Be honest and vulnerable. By being vulnerable, you are not being a wimp: you are showing Janet that she is as safe with you as you feel with her; that she doesn’t need to compete to gain your respect. She sounds like she has learned to succeed in a man’s world — no easy feat! She needs to understand that you are not looking to deny, or to denigrate, what she has earned. Treat her as an equal. If she’s the woman you think she is, she’ll return the respect, and respond with interest.

Last, but certainly not least, if her commitment to God is as high a priority as you think it is, she’ll need to see that same commitment in you. As a person content with being single, she won’t consider giving those privileges up for anybody who is simply “warm and breathing.”

And hey, no woman, no matter how independent is adverse to flowers and the like. Just be sure that the gift reflects the woman. She’s obviously no pansy; so don’t give her any of those. She’s strong, so don’t give her roses, — they won’t last as well as she has. Try Birds of Paradise: exotic, flamboyant, and tough!

Remember, cracking glass works best with a rubber hammer.

Let me know what happens. I’m willing to bet that Janet will discover that she needs you as much as you need her (DV).


The opinions expressed by authors may not necessarily reflect the opinion of FaithWriters.com.
Accept Jesus as Your Lord and Savior Right Now - CLICK HERE
JOIN US at FaithWriters for Free. Grow as a Writer and Spread the Gospel.

This article has been read 1147 times
Member Comments
Member Date
Betty Castleberry04/26/07
Points for creativty here. I really like the ending and the flower comparisons. Nicely done.
Cheri Hardaway 04/27/07
I LOVE your title and how you have captured the very essence of vulnerabilities that can glue or unglue relationships. Great work. Very creative approach. Blessings, Cheri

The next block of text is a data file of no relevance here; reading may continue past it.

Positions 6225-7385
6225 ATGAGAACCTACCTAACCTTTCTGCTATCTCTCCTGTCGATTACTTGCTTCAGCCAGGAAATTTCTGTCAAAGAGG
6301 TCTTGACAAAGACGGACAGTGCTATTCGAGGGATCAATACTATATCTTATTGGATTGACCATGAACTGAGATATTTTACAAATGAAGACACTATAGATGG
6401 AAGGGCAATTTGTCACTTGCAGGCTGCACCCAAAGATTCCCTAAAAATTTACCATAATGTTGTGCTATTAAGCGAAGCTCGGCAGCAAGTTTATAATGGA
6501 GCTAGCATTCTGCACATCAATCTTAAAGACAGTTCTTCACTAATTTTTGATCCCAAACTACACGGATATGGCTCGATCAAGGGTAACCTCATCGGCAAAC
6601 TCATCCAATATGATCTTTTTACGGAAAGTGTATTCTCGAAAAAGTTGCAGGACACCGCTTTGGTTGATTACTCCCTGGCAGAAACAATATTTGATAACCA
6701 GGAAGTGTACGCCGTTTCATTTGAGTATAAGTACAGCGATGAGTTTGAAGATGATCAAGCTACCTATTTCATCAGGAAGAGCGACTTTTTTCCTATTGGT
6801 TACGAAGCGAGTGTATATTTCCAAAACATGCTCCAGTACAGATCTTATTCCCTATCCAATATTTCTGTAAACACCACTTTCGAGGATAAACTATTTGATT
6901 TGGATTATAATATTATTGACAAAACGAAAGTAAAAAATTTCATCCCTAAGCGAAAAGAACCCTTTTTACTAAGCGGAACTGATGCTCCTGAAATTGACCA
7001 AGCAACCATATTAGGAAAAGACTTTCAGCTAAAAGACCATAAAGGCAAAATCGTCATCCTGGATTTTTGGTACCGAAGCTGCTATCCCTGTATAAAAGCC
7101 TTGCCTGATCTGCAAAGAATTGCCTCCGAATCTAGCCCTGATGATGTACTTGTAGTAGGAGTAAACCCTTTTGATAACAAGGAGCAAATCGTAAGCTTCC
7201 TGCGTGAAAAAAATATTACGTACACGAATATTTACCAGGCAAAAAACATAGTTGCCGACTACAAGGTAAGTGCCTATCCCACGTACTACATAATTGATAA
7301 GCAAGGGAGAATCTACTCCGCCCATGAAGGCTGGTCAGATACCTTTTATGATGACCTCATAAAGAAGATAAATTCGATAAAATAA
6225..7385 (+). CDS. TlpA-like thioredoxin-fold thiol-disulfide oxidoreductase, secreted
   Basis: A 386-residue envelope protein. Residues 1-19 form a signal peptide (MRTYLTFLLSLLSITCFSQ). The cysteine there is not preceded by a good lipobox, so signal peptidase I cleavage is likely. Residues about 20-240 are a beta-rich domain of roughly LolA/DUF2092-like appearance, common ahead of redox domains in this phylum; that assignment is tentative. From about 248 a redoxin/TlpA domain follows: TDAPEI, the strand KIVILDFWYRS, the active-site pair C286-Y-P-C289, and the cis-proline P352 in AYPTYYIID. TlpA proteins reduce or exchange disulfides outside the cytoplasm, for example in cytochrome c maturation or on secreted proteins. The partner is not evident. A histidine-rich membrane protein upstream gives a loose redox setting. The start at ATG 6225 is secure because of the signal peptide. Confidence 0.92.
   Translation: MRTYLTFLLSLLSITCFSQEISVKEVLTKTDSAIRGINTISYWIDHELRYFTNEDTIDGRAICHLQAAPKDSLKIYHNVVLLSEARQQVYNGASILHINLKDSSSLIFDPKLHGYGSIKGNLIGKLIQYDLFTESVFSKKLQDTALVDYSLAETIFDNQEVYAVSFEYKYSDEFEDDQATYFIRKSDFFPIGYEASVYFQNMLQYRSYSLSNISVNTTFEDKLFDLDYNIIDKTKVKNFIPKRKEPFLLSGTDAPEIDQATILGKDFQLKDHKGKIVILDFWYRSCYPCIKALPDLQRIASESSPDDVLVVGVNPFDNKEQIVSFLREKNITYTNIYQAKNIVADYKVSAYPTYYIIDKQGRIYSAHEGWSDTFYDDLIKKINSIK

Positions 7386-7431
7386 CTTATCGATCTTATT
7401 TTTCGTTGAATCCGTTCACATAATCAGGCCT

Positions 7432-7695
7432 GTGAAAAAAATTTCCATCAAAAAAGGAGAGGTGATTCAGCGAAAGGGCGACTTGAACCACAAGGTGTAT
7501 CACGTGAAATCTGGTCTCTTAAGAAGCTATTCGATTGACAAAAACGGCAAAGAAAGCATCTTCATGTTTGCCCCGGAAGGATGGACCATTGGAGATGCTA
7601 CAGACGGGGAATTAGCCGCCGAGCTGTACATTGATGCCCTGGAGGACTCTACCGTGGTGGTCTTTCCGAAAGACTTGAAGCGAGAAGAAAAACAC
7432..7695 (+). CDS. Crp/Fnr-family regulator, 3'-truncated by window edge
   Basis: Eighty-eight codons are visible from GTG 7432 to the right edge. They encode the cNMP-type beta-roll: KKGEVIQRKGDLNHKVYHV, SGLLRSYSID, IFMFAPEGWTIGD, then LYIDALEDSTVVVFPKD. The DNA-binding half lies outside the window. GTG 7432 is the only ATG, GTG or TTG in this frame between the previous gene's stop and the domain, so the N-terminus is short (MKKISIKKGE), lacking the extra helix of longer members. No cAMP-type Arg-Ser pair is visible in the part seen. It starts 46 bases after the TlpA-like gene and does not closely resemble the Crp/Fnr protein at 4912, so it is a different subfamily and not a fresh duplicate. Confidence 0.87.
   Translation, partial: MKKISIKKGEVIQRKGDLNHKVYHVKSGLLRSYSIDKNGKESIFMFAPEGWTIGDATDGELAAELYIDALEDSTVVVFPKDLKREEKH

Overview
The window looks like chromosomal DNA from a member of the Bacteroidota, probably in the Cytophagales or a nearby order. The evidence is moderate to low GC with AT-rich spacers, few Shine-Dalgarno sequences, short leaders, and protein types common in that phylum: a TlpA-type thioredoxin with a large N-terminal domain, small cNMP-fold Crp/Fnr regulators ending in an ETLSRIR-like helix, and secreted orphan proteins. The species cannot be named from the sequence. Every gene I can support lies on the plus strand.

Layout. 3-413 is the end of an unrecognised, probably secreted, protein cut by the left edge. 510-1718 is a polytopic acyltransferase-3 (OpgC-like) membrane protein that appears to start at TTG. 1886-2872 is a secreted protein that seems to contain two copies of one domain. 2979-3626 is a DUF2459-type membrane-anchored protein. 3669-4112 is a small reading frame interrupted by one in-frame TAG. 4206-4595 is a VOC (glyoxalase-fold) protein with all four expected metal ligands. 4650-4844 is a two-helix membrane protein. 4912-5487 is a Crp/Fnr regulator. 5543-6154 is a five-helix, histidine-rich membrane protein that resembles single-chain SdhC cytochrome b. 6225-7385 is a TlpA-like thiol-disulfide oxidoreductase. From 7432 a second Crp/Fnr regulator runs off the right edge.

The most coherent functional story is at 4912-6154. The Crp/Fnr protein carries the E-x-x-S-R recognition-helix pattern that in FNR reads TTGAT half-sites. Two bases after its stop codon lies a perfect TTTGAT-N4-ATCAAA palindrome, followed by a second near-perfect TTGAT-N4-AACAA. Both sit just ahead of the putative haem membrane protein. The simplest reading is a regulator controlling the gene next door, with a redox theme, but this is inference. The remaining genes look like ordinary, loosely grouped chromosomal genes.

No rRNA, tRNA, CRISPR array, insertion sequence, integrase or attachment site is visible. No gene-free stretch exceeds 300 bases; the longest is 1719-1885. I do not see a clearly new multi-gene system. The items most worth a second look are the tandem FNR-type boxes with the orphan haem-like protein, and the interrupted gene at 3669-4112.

Sara Harricharan 04/30/07
Very creative! I love the letter/column format. Your title hints at an entirely different scenario, but you tie it all together very nicely with 'Alice'. I can see lots of other letters pouring asking for her sage advice. I especially liked the touch at the end with the flowers. Just something about it that makes me smile. Very well done! ^_^
Jan Ackerson 04/30/07
Great title, creative structure, really entertaining, and the masterfulness of it is that you help us to feel as if we know this woman, without a single word being told from her POV. Wow!

What does the DV at the end mean?
Bryan Coomes05/02/07
I really enjoyed this. The title was great and I liked how you tied it in with the story at the end. I also liked the manner in which you conveyed information about Janet through the letters as it was effective. The advice seemed realistic especially the bit about the type of flowers to get her. Nice job!
Verna Cole Mitchell 05/02/07
I want to know more...Does the rubber hammer work?? I like how this is presented with a good message. The DV brought back lots of memories, as that's how my dad used to write about his plans in all his letters to me!
Jacquelyn Horne05/02/07
Interesting the way you built-in good sound advice into a romance.
Joanne Sher 05/02/07
Definitely creative - and I enjoyed the advice, and the letter format. Enjoyed this!
Pat Guy 05/02/07
This would make a great romantic devotional! ;) And every man should read it. :)Yes - great structure and voice. And like Jan said - we got to know someone without even meeting her! Kudos on your writing!
Julie Arduini05/02/07
This was amazing, one of my favorites. I loved the format, the creativity and the lesson you presented wtih the glass walls and rubber hammers. I loved this!